3. Assessment issues in foreign language classrooms. The remaining papers were submitted by in-service teachers, who obtained the M.Ed. in TESOL from the Hellenic Open University with an emphasis on language assessment. Vlandi explores teacher assessment practices in the language classroom of a state high school and the students’ view of these practices and makes recommendations about the professional development of EFL teachers. Five papers, by Barabouti, Kouzouli, Daphni, Bompolou and Efthymiou investigate different aspects of the use of portfolios in state school classrooms and offer suggestions regarding this type of assessment. Two more papers discuss the application of self-assessment (Chalkia) and peer-assessment (Meletiadou) and argue for a more learner-centered approach in the classroom. Lastly, three papers by Karayianni, Daskalogiannaki and Baglatzi present innovative assessment methods using technology.
The inclusion of papers written by graduate students (the majority of whom are practicing EFL state school teachers), as authors of this special issue was not accidental. By incorporating their papers in this volume we aimed to demonstrate that local expertise in LTA does exist and that a growing number of people with knowledge in the area can support innovative LTA practices in the educational system. For example, at the school level, the growing body of educators with a sound knowledge and understanding of LTA principles and techniques can lead to assessment innovations that are student-oriented and can have a positive impact on language learning. Supporting LTA literacy, especially in state school education, is imperative at present as valid and fair LTA practices and methods facilitate the alignment of local educational standards with basic and ‘transversal’ competences and other educational priorities stipulated by the Council of Europe3. In addition, local expertise in LTA helps users of tests (students, teachers, parents, educational policy makers and employers) draw valid inferences from scores of large-scale tests. This is also important for testing agencies, both local and international, because their testing ‘products’ can be used in appropriate ways.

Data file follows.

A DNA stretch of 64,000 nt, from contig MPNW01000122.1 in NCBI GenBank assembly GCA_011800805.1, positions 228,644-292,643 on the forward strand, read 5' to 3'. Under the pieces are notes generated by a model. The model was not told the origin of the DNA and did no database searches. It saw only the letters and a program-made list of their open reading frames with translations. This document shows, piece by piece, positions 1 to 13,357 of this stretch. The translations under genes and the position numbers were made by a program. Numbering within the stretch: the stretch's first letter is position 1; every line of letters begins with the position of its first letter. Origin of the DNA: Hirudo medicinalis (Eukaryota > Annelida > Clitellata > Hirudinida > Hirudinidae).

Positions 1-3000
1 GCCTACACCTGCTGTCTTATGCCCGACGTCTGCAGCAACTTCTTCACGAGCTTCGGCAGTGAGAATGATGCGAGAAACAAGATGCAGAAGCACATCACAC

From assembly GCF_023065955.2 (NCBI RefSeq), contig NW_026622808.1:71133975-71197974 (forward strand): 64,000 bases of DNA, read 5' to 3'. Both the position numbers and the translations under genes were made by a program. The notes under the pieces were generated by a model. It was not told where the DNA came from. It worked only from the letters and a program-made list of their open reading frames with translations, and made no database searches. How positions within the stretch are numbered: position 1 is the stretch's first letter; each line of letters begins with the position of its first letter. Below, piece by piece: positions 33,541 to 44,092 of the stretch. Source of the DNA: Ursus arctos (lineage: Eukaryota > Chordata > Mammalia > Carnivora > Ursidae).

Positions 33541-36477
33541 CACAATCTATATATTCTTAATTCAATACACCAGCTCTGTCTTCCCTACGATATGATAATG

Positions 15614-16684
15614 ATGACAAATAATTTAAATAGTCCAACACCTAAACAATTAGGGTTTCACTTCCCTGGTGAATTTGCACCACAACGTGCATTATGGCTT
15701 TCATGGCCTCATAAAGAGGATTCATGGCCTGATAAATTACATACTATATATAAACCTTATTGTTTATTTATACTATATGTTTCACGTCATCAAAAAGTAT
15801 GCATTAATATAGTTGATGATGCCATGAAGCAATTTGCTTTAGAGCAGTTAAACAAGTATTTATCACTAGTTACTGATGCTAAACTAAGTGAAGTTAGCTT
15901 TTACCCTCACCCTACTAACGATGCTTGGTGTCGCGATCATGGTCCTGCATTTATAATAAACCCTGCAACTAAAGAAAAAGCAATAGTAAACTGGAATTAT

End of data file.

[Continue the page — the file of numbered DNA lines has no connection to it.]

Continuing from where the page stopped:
Last but not least, we would like to highlight one additional outcome of this edited volume. The gradual compilation, reviewing and editing of the papers as well as the provision of feedback during the lifespan of this special issue was a truly rewarding experience for us, the guest editors, as well as the graduate student/authors. In the numerous exchanges of communication via emails and phonecalls, the student/authors admitted that they gained a better understanding of LTA principles and of improving their academic skills in writing a paper for a peer-reviewed publication (for most of them this special issue was their first attempt). We hope that this collection of papers will be useful to future practitioners and researchers, as well as graduate students interested in LTA in Greece, Cyprus and elsewhere.
Dina TSAGARI and Spiros PAPAGEORGIOU